This item can be found on the following maps: Theatre | Caesar | Christianity | Africa | Wine | | Coloniae | Africa | Etrusci, Etruria | Commerce | Colonization | Limes | Limes | Pertinax | Phoenicians, Poeni | Pilgrimage | Punic Wars | Punic Wars | Rome | Rome (Phoenician Qrt-ḥdšt, ‘new town’; Greek Καρχηδών/ Karchēdṓn, Lat. Carthago). I. History [German version] A. From Phoenician foundation to Roman colony According to Timaeus' report (FGrH 566 F 60), C. was founded in 814/13 or 813/2 BC -- on the site of Tunis' modern suburb of the same name. The colonist were …

Epiphaneia

(502 words)

Author(s): Sayar, Mustafa H. (Cologne) | Lehmann, Gustav Adolf (Göttingen) | Lehmann, Gunnar (Jerusalem) | Leisten, Thomas (Princeton)
(Ἐπιφάνεια; Epipháneia). [German version] [1] City in Cilicia Pedias City in Cilicia Pedias (Ptol. 5,8,7; Steph. Byz. s.v. E., 274 Meineke), previously Oeniandus (Plin. HN 5,93), renamed E. after  Antiochus [6] IV Epiphanes. Road station (Geogr. Rav. 2,16,93; [2. 766]). In AD 260, E. was captured by Šapur I [1. 312f.]. After the restructuring of the province in AD 408, E. was seen as one of the cities of Cilicia II (Hierocles, 705,5). Its ruins (well preserved theatre and aqueduct) are c. 8 km west of Erzin in Gözene/Gözcucler Harabeleri. Sayar, Mustafa H. (Cologne) Bibliography 1 A. …

Chorāsān

(257 words)

Author(s): Leisten, Thomas (Princeton)
[German version] Middle Persian xwarsārān, ‘[Land of the] Sunrise, the East’. Nowadays denotes the north-eastern part of Iran, with Mašhad as its administrative centre. In the pre-Islamic and early Islamic period C. included parts of Central Asia and western Afghanistan. It was under the Sassanids that C. first formed one of the four great provincial satrapies; it was ruled by a Spāhpat with his seat in Merv, having jurisdiction over the following districts (Yaqūbī, Tarīḫ I, 201): Nīšāpūr, Harāt…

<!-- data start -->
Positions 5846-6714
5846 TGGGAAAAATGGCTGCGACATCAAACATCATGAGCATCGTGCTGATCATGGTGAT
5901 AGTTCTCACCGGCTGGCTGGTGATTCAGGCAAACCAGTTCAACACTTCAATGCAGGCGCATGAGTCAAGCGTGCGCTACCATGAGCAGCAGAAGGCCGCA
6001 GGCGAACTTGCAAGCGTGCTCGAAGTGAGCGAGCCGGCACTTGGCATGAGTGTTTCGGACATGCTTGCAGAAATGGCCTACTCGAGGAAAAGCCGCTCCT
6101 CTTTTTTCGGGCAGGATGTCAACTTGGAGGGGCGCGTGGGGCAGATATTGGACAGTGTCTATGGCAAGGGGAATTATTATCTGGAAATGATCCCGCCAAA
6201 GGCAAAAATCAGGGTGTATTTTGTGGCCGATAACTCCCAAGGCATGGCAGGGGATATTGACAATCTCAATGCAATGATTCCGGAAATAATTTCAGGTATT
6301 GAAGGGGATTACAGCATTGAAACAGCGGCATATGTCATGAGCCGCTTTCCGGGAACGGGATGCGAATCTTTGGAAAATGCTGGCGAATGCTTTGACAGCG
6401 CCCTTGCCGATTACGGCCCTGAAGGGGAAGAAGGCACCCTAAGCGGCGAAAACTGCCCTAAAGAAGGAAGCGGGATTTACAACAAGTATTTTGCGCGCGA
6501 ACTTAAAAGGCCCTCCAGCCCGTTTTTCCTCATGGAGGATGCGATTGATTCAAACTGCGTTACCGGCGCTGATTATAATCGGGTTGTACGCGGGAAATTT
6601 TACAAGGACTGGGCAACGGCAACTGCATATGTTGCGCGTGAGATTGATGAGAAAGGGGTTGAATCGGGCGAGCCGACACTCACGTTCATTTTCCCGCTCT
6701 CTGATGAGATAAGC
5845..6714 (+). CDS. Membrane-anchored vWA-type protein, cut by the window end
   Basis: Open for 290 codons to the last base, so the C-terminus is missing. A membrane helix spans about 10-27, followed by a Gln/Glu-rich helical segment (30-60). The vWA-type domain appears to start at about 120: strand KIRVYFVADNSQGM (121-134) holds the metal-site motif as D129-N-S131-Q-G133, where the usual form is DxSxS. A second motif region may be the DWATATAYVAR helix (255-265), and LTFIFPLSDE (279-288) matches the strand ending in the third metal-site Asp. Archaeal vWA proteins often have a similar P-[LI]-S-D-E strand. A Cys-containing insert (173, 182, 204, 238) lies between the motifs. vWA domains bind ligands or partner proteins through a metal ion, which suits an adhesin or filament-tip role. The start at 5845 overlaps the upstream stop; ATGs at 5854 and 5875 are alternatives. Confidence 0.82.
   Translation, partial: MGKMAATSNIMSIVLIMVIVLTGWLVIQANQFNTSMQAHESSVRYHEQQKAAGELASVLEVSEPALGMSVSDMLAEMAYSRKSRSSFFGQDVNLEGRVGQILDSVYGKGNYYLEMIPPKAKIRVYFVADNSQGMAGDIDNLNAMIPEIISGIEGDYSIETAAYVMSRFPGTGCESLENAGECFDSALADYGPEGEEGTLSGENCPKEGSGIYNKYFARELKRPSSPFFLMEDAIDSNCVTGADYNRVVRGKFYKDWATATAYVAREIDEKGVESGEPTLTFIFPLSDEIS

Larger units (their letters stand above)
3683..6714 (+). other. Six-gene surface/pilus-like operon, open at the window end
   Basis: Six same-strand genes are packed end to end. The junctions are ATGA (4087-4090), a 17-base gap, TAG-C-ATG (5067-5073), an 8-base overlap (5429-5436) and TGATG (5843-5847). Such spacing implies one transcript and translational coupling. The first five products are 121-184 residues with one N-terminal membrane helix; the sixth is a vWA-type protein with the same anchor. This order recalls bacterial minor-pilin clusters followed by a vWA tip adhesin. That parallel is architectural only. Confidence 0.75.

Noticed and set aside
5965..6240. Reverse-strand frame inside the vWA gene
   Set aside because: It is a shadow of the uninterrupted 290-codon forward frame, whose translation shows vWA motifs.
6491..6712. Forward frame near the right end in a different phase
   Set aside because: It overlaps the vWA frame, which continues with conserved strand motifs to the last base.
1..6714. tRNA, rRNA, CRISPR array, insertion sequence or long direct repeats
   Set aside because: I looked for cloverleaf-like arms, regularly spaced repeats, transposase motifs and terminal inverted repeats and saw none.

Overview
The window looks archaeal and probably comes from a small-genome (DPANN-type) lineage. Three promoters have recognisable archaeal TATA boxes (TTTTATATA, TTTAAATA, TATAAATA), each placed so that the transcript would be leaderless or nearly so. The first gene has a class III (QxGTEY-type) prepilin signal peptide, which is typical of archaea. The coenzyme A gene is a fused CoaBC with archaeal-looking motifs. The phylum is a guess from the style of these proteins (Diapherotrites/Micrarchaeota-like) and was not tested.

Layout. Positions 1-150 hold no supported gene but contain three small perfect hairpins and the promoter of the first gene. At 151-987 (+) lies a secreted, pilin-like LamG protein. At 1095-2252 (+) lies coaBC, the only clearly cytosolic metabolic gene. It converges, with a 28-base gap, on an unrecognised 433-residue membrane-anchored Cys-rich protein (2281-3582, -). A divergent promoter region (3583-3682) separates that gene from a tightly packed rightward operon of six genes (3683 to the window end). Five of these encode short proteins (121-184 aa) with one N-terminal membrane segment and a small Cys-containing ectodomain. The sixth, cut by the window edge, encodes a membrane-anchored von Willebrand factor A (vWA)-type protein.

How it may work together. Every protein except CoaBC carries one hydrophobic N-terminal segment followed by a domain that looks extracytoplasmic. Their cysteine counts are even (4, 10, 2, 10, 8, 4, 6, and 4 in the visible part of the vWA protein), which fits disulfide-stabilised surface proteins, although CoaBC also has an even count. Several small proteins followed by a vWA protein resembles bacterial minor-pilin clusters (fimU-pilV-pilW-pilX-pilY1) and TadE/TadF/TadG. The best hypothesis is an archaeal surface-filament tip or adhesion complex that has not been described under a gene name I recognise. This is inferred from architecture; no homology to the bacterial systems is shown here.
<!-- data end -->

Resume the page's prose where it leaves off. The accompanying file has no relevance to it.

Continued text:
Edessa

(672 words)

Author(s): Errington, Robert Malcolm (Marburg/Lahn) | Wirbelauer, Eckhard (Freiburg) | Leisten, Thomas (Princeton)
This item can be found on the following maps: Sassanids | Syria | Christianity | Zenobia | | Coloniae | Commerce | Asia Minor | Limes | Pilgrimage | Pompeius | Rome (Ἔδεσσα; Édessa). [German version] [1] City in central Macedonia This item can be found on the following maps: | Macedonia, Macedones City in central Macedonia at the eastern entrance to the Kara-Burun pass from Lower to Upper Macedonia, today known as Edessa, formerly as Vodena. In previous times, E. was wrongly regarded as the old Macedonian royal seat of  Aegae [1]. E. was first men…

Samarra

(509 words)

Author(s): Leisten, Thomas (Princeton)
[German version] ( Sāmarrā; Theophanes Continuatus 3,36: Σάμαρα/ Sámara). Area of ruins of c. 60 km2 and modern town on the left bank of the Tigris, 100 km north of Baghdad (cf. map). At this site, known since the neo-Assyrian Period (Mesopotamia III D), the emperor Julian [11] the Apostate fell in AD 363 in battle against the Sassanids. It was in this area, mainly inhabited by Nestorians (Nestorius), that the Nahrawān canal, dug in the time of Chosroes [5] Anushirvan (period of rule 531-579) began, which be…